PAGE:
The Terrifying Postpartum Symptom So Many Of Us Have

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Scary Mommy, eggeeggjiew/Getty and Andre Furtado/Pixabay

In one dream, I was walking across a bridge in the middle of the night. It was windy and wet, and before I knew it, the bridge was starting to shake and I knew I had to run before it collapsed. It was at that point I realized I didn’t have my baby with me. I’d left him at home sleeping, alone. How could I do that? How could I forget him?

As I ran, I thought about what would happen if I died before I made it home. Or if he died, because no one was watching him. I woke up in a sweat, heart racing, my newborn sleeping soundly next to me.

The nightmares were always a little different, but they always involved me walking, running, traveling, looking for something, trying to escape something – and realizing I’d forgotten my baby. Usually my life was in peril, and I’d obsess about what would happen to my baby if he had no mother.

In other dreams – the truly terrifying ones – my baby’s life was in danger, and there was nothing I could do to save him. I’d wake myself up just before he died, and then frantically place my hand on his chest to make sure he was still breathing.

The nightmares diminished after a few months, but they were a huge part of my experience as a postpartum mom who was dealing with anxiety. It was only when my son was a toddler, and my anxiety reached a peak, that I realized how out of control my anxiety had been since my son was born.

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I never really shared these nightmares with that many people. They were hard to process, and kind of blurred together with everything that was difficult about my experience after the birth of my first son. Plus, they were really frightening and not something I really wanted to re-live.

But I recently came across an article in Glamour that cited a bit of research I had never heard of before. According to a study published in the journal Sleep in 2007, postpartum nightmares are extremely common, affecting the majority of new moms – and many moms report these nightmares to be extremely disturbing and disorienting.

The researchers were studying the incidence of nightmares in both pregnant and postpartum moms. Interestingly, 88%-91% of pregnant and postpartum moms reported having dreams and nightmares that were vivid enough to remember.

But it was the postpartum group that reported dreams that were distressing. 75% of postpartum moms said that their dreams made them feel anxious. And 73% had dreams where their infant’s life was in danger.

This is so dang relatable, huh? I just never knew it was so prevalent. I truly thought the reason I had so many postpartum nightmares was because of the fact that I have anxiety to begin with – it’s eye-opening to me that the majority of moms have unsettling dreams.

According to the research, it’s not just nightmares – postpartum moms report similar behaviors and experiences that follow these nightmares: 41% reported anxiety upon waking, 51% reported confusion, and 60% of moms reported that they felt a need to check on their infant when they woke up.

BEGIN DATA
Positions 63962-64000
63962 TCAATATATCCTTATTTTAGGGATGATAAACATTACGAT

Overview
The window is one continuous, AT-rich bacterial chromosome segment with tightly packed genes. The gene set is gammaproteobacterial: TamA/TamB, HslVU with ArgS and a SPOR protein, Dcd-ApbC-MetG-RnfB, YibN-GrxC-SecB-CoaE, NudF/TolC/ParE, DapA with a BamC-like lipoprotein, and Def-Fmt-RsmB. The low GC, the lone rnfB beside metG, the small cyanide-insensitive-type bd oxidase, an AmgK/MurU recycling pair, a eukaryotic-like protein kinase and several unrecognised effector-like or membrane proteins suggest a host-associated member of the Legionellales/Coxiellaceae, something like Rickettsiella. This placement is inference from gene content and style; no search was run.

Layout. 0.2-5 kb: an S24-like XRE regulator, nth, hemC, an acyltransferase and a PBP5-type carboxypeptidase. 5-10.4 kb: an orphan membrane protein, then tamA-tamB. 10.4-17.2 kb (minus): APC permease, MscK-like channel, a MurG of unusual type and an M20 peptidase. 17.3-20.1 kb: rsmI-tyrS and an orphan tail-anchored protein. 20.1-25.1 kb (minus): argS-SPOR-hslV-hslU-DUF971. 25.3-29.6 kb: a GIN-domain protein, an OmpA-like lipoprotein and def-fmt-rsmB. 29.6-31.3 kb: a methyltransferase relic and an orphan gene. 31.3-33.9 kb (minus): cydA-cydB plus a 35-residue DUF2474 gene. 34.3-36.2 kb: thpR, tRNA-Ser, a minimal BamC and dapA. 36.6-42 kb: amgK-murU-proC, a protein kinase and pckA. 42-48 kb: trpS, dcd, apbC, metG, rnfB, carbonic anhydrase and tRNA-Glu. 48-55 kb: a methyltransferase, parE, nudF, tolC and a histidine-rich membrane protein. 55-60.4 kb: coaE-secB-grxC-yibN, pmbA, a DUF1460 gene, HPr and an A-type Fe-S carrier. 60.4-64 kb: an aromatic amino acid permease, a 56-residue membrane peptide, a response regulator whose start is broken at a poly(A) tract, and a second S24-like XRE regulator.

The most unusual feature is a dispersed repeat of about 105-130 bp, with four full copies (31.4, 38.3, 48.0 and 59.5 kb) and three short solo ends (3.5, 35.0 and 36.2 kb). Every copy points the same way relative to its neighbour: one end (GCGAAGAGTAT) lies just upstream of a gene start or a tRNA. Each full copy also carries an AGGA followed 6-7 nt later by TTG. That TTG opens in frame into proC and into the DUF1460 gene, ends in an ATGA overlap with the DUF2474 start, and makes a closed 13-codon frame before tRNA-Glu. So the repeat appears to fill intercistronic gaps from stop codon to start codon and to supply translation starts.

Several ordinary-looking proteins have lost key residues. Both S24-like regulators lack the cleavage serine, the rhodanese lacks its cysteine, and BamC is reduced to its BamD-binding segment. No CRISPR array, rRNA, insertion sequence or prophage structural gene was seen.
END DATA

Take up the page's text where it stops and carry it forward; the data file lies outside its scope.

Oh my goodness, it sounds like they were describing my experience to a T. I seriously thought I was the only one who had dreams that would prompt me to frantically and obsessively check on my baby. (Confession: I still do this sometimes, like when my kids are sick. I guess it truly never ends.)

So why are postpartum nightmares such a universal experience? According to the study, it has to do with several factors, most notably the fact that having a baby who wakes you several times a night can really mess with your sleep cycles.

It’s a phenomenon called “REM rebound effect,” Tore Nielsen, lead author of the Sleep study, explains to Glamour. What happens is that when your sleep cycles are disrupted by something like a crying or fussing baby, you end up having more REM (Rapid Eye Movement) sleep and thus more vivid dreams and nightmares.

But it’s not just the “REM rebound effect,” says Nielsen. It’s the fact that on top of that, your hormones are all over the place, you are going through a major life transition, and you have a whole lot to suddenly worry about and be responsible for. I suppose it’s like the perfect storm for something like totally terrifying and out of control dreams, huh?

A study like this is helpful because it can reassure moms that they are not alone, and that what they are experiencing is in the realm of common and normal. I know I could have used that assurance when I was experiencing these nightmares.

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However, it’s also important to note that although postpartum nightmares are common, that doesn’t mean they are always normal. Disturbing nightmares are also symptoms of postpartum depression, postpartum anxiety, and even postpartum psychosis.

If your nightmares are combined with symptoms like depression, anxiety, obsessive thoughts, and if you are finding it difficult to function and rebound from your nightmares, definitely talk to your doctor or a therapist for help. You deserve to feel better and there is no shame in getting help for a postpartum mood disorder.

I am happy to report that, for me, the nightmares diminished after the first few weeks of my baby’s life, and I hardly had any nightmares when my second son was born. Looking back – and especially knowing now how common they are – I think they were a kind of rite of passage for me.

As terrifying as they were, they taught me that yes, mother’s instincts really are that powerful, and mine were in very good shape indeed. They were my initiation into the world of constant worrying about the safety and whereabouts of my children, which is basically what motherhood is all about … and which never really ends.